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The Financial Express

Behind 'blackout' of foreign TV channels


Behind 'blackout' of foreign TV channels

Ever since the arrival of television in people's drawing rooms in the 60's, it has undergone radical transformation. From black to colour, from box shape to flat screen, from light emitting diode (LED) to organic light emitting diode (OLED) to quantum light emitting diode (QLED). Some of these are smart TVs with high definition pictures.

However, it was not until the world famous television programmes had been screened, did people know the exceptional level of experience of entertainment and enlightenment. Whether it is a sport programme or a documentary on the animal world, they are so superbly made that the spectators become one with the amazing scenes displayed before their eyes. Even the travel shows -- both of the lighter vein and concerning serious matters -- are not only purely entertaining but also highly educative. TV spectators have become accustomed to enjoying such programmes with the arrival of cable TV channels. But suddenly and abruptly most such channels have gone off the screen. Why? Because the providers of the service are unwilling to go by the law the government first enacted in 2006 and gave its detailed shape in 2010 for application at the field level. But not before a couple of years ago did the government make a serious effort for the law's implementation.

In the Act, there is no ambiguity about the screening of foreign TV channels and programmes. Here comes the issue of what is called 'clean feed', meaning telecasters or service providers can show their programmes without advertisements. Here advertisements shown on foreign channels are considered with reservations. These are not sponsored here but are shown without payment of tariff to the government. No government can allow this. In smaller countries like Nepal and Sri Lanka, foreign channels do not enjoy the luxury of providing programmes interpolated with ‘unclean’ feed or unsponsored ads.

In fact, foreign channels are not so much to blame as the local telecasters and providers here are. Of the 4,000 such providers, reportedly1,200 can downlink the programmes directly from satellite and supply to the rest. Now there is the option of downlinking the 'clean feed'. In that case, the telecasters and service providers have to pay more than if they accept the 'blemished feed'.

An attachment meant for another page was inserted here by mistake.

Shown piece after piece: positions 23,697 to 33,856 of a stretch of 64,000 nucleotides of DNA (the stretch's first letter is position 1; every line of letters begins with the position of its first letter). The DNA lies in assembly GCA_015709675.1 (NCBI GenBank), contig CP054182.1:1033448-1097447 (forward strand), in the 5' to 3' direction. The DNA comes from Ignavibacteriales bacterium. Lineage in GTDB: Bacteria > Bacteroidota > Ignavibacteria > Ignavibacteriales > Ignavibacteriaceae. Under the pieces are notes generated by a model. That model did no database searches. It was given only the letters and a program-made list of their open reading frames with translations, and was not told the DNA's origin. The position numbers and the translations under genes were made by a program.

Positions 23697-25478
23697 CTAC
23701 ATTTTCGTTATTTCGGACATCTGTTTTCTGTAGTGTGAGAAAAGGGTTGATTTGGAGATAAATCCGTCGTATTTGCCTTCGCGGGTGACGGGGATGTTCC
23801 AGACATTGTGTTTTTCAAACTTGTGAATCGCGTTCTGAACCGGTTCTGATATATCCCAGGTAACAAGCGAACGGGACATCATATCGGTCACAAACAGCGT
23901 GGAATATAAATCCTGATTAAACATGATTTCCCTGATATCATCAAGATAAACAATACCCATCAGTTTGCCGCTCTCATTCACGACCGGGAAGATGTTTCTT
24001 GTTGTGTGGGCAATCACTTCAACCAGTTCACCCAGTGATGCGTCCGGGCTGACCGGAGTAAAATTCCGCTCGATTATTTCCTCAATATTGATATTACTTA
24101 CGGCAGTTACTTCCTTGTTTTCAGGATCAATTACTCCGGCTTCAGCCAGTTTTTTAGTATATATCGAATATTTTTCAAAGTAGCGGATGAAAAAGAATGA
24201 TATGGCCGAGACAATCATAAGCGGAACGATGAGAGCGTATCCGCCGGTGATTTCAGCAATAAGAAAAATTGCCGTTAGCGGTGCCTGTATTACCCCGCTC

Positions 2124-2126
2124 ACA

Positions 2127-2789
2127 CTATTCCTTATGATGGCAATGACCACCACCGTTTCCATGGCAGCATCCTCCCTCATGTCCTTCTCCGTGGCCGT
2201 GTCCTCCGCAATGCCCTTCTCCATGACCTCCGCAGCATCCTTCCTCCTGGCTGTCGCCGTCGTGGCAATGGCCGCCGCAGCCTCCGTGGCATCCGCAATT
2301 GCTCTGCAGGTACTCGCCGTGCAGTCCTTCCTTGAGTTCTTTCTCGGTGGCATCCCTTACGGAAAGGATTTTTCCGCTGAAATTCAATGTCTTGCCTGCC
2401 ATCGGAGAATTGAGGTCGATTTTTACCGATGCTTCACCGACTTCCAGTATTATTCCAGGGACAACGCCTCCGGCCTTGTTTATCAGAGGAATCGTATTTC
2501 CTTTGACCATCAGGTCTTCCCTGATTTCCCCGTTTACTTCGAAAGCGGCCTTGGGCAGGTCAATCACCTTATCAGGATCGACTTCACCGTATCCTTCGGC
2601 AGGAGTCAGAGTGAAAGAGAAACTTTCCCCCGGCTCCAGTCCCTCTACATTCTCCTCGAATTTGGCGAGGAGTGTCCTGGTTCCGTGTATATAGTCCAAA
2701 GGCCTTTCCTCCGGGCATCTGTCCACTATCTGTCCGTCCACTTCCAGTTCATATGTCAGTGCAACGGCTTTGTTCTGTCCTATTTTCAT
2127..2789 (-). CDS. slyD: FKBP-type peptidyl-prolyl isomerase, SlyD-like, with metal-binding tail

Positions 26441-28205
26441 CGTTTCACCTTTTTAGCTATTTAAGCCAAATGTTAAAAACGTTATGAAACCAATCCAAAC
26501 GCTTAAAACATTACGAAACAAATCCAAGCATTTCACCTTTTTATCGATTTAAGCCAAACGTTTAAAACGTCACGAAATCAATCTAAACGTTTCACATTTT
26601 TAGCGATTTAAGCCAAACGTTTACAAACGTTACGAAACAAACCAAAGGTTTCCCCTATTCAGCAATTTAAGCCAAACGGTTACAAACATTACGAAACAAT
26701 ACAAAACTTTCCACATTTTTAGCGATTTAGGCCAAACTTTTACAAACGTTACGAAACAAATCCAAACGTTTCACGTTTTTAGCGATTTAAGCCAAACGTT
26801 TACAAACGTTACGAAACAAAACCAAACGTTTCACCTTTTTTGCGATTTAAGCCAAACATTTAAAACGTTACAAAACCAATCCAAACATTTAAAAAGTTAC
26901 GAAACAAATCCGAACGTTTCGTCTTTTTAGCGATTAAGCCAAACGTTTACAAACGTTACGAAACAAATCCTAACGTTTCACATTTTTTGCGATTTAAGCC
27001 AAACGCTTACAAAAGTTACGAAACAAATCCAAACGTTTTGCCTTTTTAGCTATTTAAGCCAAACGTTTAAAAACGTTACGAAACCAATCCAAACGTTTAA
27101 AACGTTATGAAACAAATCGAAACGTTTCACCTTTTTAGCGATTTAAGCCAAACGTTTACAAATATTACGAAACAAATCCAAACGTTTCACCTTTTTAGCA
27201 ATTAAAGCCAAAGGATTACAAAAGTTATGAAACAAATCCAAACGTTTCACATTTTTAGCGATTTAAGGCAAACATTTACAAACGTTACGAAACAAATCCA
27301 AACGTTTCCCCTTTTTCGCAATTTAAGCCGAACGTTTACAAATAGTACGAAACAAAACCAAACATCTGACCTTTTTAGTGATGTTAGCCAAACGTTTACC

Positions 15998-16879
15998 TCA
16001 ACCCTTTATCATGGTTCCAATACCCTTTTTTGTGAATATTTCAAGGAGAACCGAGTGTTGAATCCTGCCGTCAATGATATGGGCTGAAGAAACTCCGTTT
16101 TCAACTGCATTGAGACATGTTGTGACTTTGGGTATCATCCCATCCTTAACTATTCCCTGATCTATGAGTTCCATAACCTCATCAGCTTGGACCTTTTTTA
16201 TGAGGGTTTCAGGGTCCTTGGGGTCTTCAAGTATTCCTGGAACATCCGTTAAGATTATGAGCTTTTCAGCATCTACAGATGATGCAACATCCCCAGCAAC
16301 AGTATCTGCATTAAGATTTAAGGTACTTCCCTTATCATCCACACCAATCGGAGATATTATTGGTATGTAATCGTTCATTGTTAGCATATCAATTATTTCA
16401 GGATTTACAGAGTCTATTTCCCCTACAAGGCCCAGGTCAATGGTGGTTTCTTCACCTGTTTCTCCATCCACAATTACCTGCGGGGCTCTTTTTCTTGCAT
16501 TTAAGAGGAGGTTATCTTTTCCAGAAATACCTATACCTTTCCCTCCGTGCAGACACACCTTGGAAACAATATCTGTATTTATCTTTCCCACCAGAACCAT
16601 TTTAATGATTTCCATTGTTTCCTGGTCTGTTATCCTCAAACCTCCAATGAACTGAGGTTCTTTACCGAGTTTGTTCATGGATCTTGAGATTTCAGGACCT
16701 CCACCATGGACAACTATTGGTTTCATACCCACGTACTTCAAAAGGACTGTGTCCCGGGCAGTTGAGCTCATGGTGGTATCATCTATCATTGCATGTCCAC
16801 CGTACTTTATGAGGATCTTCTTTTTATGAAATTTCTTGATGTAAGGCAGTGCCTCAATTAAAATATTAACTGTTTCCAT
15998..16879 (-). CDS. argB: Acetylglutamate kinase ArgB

Commercial interests apart, the main problem here is that the providers of cable connections still maintain the analogue system which is obsolete now and do not have the capacity to select between the clean and 'unclean' feed. To go digital, their subscribers will also have to procure set top box and this will cost them between Tk 1,500 to 2,500 each. Under the analogue system, there is even no knowing how many subscribers are there to the cable service in the country. If digitised, there will be no way of tinkering with the figures of subscribers and the government will not be deprived of its share of the revenue.

The cable operators are in no mood to go digital also because they fear that the number of their subscribers will drop if the latter are asked to pay for the set top box to be installed at their homes. Maybe, the number will come down slightly but this cannot be an excuse for not going digital when the country has opted for an all-round digitisation. Moreover, it will give a far better quality of TV viewing.

The service providers got enough time ---about two years during which time the government reportedly held a series of meetings with the Cable Operators Association of Bangladesh (COAB) ---for updating their machines and equipment. According to a report carried in a Bangla contemporary, transformation of the system from analogue to digital will require $150-180 million over a period of three to six months.

Intriguingly, cable operators are maintaining an eerie silence. Those who can downlink seem to have expressed their solidarity with the rest having no such technological help. Even the only DTH (direct to home) provider is yet to take any initiative for showing the popular channels without advertisements. Those telecasters and service providers along with the DTH provider who can downlink foreign 'clean feed' programmes are not doing so. This is a total breach of contracts between them and the subscribers. They are obliged to go by their declared business deals under which subscribers had access to 70-120 channels but now to only a few.

Although the pandemic is on its way to disappear, many people, particularly the aged, still feel uncomfortable to go out. For them, TV is the only medium of entertainment and means of passing time. The sports channels are highly popular among both young and old segments of society. Then channels like Discovery, Discovery Science, National Geographic, Animal Planet are highly fascinating because of their delving deep into the mystery of both the animal world and the planet Earth along with the cosmos. Children and youths get inspired by such programmes to become sportspersons, scientists, explorers and many more. In the absence of such channels, the impressionable minds can deviate from the healthy to unhealthy digital temptations.

 

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